Ben Bernanke Has the Fed In Uncharted Waters
In medieval times mapmakers used the phrase "Here be dragons" to denote dangerous or unexplored territory. That pretty much describes the journey Ben Bernanke is taking the Federal Reserve on these days. Monetary policy is in uncharted waters.
Now he's a good mariner, has studied the historical charts (especially the Great Depression), and has a lot of experience, but one does wonder if he is pushing things too far. After all, the economic crisis in America is over and things are getting back to normal, albeit slowly. Why the need for continuing such an extraordinary and risky policy?
The Federal Reserve's balance sheet is exploding as doses of quantitative easing are trying to counteract tightening fiscal policy (actually less simulative would be a better way to say it) and short term rates constrained by the "zero bound."
The Fed has purchased roughly one-half of all Treasury debt issued since 2009 and the weighted average maturity of its burgeoning portfolio has more than doubled to over 10 years. This year, the Fed could very well buy more government bonds than the Treasury issues!
The Fed itself believes that long rates are about 1% lower than they otherwise would be as a result. Stocks and housing prices have rallied on the idea of low rates from now until kingdom come. Hooray for the "wealth effect," although it does seem unfair that stock holders and debtors are making out like bandits while savers are being "financially repressed" and footing the bill.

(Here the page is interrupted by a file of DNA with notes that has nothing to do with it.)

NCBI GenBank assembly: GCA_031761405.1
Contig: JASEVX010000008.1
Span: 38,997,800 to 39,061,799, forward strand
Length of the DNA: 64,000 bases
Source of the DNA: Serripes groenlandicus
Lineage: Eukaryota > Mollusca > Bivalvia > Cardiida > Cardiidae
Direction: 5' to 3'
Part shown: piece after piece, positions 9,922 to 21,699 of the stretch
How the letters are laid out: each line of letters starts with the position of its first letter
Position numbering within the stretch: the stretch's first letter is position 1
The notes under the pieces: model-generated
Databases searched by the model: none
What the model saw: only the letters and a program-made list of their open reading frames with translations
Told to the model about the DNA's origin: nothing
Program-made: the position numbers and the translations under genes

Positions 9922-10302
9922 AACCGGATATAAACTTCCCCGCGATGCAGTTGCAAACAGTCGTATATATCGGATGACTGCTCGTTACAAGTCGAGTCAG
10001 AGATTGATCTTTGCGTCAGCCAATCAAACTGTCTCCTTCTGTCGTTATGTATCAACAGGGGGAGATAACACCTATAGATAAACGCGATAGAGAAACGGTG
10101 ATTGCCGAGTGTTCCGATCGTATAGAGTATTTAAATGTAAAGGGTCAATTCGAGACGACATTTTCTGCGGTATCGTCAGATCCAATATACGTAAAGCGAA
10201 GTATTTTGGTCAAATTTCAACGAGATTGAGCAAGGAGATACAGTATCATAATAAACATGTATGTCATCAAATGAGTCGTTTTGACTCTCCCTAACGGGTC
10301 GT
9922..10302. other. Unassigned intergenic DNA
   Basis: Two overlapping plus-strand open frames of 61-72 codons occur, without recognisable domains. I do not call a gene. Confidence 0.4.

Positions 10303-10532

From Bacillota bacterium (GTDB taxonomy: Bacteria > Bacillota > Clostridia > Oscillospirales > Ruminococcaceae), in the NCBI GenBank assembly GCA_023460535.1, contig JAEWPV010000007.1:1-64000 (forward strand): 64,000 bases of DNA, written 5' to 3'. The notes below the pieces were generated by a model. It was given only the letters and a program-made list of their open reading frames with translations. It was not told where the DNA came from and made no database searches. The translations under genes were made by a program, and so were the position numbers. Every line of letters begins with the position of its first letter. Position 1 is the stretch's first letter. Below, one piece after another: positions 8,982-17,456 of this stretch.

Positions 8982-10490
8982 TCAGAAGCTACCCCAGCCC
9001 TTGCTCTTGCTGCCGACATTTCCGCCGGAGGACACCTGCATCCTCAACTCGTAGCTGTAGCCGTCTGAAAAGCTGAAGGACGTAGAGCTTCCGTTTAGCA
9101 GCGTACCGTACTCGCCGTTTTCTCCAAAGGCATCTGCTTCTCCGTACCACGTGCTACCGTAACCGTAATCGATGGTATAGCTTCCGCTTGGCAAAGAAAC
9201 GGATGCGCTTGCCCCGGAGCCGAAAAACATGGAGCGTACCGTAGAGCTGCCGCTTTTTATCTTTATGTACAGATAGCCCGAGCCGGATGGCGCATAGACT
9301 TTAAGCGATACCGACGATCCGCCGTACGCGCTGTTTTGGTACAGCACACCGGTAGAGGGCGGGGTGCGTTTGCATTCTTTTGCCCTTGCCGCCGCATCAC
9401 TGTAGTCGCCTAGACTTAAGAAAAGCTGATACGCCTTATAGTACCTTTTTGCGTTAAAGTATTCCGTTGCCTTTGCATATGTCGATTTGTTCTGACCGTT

And it makes one wonder if you shouldn't just spend, spend, spend and enjoy the good life by saving nothing. Just throw yourself on the mercy of the government in retirement and vote to get your "fair share" from the wealthy suckers who are savers. But I digress.
So far the Fed has been able to ride the yield curve and earn "profits" for the U.S. Treasury totaling $89 billion last year. At some point they are going to need an exit strategy or else they run the risk of rates rising and their "arbitrage" going upside down. If you hold the bonds to maturity to avoid losses more than likely you are going to produce a negative "net interest margin" at some point. The average coupon on their holdings is under 4% so it doesn't take much of a jump in short term rates to erase that margin.
The Federal Reserve knows all of this of course and in a recent working paper (The Federal Reserve's Balance Sheet and Earnings: A primer and projections) purports to analyze the various exit strategies from quantitative easing, basically concluding "nothing to see here, move along." In all seriousness, the stress tests are weak. The Fed would never accept these from a bank. And the use of a deferred asset account as a claim on future Treasury interest payments instead of booking losses to the capital account seems sketchy; GAAP or no GAAP. And the $250 billion of unrealized losses under one baseline scenario never hits the income statement because, well, they are unrealized and assumed to be held to maturity.
All of these Federal Reserve machinations remind me of John Law and his Mississippi scheme way back in 1720. Recall the French government was running out of money (sound familiar?) and Law's Mississippi Company agreed to take over the debt in return for monopoly trading rights. Law also managed to start a bank, to make loans (to facilitate purchase of Mississippi stock) and print paper money.
Needless to say the Mississippi scheme ended in a bubble that eventually burst. In the aftermath fiat money in France was discredited as a medium of exchange for decades.
The Fed does not see the potential costs of extraordinary monetary policy as outweighing the benefits of promoting a stronger economic recovery. But perhaps they are fooling themselves because we are talking about the haze of uncertainty here, of unknown unknowns, not probabilistically determined outcomes.
At this point if you are somewhat confused and apprehensive, that's a good thing. Stay on alert. As they say in Alaska, icebergs are much bigger than what you see on the surface.